Hans Christian Anderson’s classic fairy tale, The Snow Queen, has inspired a great number of animated classics with Disney’s Frozen not least among them. This Korean take shifts the action to the nomads of Mongolia and a young boy who failed to save his sister from a tragic accident only to see her fall into the clutches of an evil magician. Kai comes with a solid pedigree as it’s produced by one of the country’s leading animation lights in Yeon Sang-ho (King of Pigs, The Fake) and directed by another successful director Lee Seong-gang (Yobi, The Five Tailed Fox), yet despite all of its advantages Kai still suffers from many of the same problems continually plaguing Korean animation including noticeably low production values and an inability to move beyond children’s animation.
Beginning with a brief narrative voiceover detailing the origin story of the Snow Queen Hattan, the action then shifts to a convoy of nomads in Mongolia attempting to traverse a mountain in heavy snow. Youngster Kai is travelling with his family but quickly gets into trouble. Despite his mother’s desperate attempt to save both her children, only Kai is rescued with his sister Shamui falling into the snow below.
Years pass and Kai and his mother try to make a life for themselves, little knowing that Shamui is still alive but a prisoner of the Snow Queen Hatton. When Kai’s village begins to grow strangely cold, the villagers come to the realisation that the Snow Queen is back and trying to freeze the whole land. Kai, being the headstrong young man he is, decides to fight the supernatural threat all by himself entirely unaware that he is partly to blame for everything that’s going on.
Towards the end of his quest, Kai comes across a girl his sister’s age but fails to recognise his missing sibling owing to the intervening few years. Meeting again, she tells him her name is “Atta” which means “grudge” - a strange name to give a baby girl, still Kai is not the sharpest knife in the draw and doesn’t even figure anything out when she tells him about her resentment towards the family she believes abandoned her. As in the original story, the Snow Queen seduces rather than bewitches Shamui through her emotional insecurity. Hurt and fearful, Shamui is easily taken in by the cold hearted witch who promises her protection and vengeance, even if rejecting familial warmth. The Snow Queen herself is not all ice as her loneliness dictates, though her inability to connect forces her to steal rather than earn loyalty as distinct from affection.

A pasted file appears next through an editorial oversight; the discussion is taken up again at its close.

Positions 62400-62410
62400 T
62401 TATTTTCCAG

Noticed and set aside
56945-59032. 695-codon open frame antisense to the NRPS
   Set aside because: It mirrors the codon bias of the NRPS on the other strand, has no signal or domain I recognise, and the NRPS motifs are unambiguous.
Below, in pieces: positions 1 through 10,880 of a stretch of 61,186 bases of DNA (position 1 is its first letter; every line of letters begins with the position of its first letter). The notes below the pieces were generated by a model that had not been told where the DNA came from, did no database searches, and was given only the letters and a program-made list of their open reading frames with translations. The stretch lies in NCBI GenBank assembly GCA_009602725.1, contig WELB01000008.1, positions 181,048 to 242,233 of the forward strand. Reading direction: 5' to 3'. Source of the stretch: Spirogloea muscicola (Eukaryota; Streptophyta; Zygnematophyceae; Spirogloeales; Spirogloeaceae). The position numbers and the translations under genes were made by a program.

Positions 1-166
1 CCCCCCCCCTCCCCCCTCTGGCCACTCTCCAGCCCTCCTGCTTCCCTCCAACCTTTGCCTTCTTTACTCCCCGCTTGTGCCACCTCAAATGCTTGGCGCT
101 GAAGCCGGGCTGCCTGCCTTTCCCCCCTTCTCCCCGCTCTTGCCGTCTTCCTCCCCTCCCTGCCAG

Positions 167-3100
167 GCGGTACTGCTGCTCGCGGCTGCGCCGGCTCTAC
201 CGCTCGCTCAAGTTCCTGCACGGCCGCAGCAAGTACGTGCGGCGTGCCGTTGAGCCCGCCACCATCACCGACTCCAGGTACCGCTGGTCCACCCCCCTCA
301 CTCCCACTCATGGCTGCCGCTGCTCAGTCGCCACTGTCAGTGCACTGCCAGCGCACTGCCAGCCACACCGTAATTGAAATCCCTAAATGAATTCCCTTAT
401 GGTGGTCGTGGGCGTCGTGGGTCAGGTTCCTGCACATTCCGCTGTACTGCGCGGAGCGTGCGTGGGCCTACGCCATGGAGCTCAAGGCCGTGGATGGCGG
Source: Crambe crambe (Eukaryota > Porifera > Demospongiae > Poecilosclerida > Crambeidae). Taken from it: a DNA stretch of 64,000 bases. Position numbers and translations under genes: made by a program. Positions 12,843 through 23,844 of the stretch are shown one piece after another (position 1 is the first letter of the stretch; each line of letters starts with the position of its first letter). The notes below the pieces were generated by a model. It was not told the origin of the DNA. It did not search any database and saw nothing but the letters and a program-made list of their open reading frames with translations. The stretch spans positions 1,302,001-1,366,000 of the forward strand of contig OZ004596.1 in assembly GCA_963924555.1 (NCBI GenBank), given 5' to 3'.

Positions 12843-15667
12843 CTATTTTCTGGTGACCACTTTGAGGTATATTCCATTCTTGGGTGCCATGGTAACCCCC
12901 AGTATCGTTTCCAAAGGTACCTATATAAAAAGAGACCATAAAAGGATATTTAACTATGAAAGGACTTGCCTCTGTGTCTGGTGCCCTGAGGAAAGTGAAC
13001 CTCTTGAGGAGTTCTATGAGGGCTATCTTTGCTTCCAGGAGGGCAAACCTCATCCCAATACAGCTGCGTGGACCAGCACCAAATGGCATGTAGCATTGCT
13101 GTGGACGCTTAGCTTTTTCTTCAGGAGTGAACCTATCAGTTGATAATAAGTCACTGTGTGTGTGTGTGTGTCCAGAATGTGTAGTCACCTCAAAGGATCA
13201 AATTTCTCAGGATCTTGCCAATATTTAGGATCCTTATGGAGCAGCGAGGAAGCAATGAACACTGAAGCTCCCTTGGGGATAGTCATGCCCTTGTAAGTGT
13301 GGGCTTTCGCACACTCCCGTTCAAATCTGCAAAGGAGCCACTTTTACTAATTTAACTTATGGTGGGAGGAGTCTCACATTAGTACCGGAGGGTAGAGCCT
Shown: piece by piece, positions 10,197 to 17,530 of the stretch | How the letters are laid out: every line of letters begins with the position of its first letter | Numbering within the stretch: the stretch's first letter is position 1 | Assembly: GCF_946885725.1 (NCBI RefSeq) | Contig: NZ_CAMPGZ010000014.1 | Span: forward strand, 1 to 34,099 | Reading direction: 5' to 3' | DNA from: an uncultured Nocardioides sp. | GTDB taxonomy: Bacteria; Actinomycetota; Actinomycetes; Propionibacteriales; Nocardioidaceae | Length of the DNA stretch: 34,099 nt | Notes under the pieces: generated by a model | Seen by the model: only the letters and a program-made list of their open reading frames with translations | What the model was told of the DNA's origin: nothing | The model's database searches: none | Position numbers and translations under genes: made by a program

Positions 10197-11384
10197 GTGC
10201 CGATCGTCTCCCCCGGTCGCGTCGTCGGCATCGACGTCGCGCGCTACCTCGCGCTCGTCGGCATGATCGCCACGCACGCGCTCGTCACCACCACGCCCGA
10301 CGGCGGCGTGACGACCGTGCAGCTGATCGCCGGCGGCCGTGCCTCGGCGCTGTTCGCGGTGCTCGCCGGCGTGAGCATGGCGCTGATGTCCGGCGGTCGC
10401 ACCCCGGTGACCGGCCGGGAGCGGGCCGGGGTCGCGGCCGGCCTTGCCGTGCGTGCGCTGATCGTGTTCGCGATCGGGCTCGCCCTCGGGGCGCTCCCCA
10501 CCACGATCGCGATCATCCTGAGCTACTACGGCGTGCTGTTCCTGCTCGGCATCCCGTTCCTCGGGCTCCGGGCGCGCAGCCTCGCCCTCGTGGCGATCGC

With younger audiences in mind Lee opts for a lighter tone than might be expected, moving away from the darker elements with cutesy forest folk complete with adorable spirit creatures and jovial childish rivalry between Kai and the woodland children. Though these episodes are enjoyable enough, they do detract from the overall narrative as Kai’s battle for the Snow Queen’s soul takes a back seat to the antics of a cheerful squirrel. Nevertheless, it all helps to lighten the tone even if it means that the story lacks depth as a consequence.
Kai is undoubtedly technically proficient and occasionally ambitious but also suffers from an obvious lack of production values. The TV quality animation will be turn off to those expecting a Studio Ghibli level of visual opulence but is of a fairly high standard given its limitations. Kai’s biggest problem lies in making its central battle engaging given its unwillingness to engage with the darker elements of its story in which resolved negative emotions fester until they become infectious, forcing injured people to injure others in a mistaken attempt to heal themselves. Playing best to its target audience of younger viewers, Kai is likely to frustrate those watching with them but does offer a new take on a classic tale and enough cute characters to keep the little ones occupied.
Kai screened as part of the 2016 London Korean Film Festival on November 5th, 2016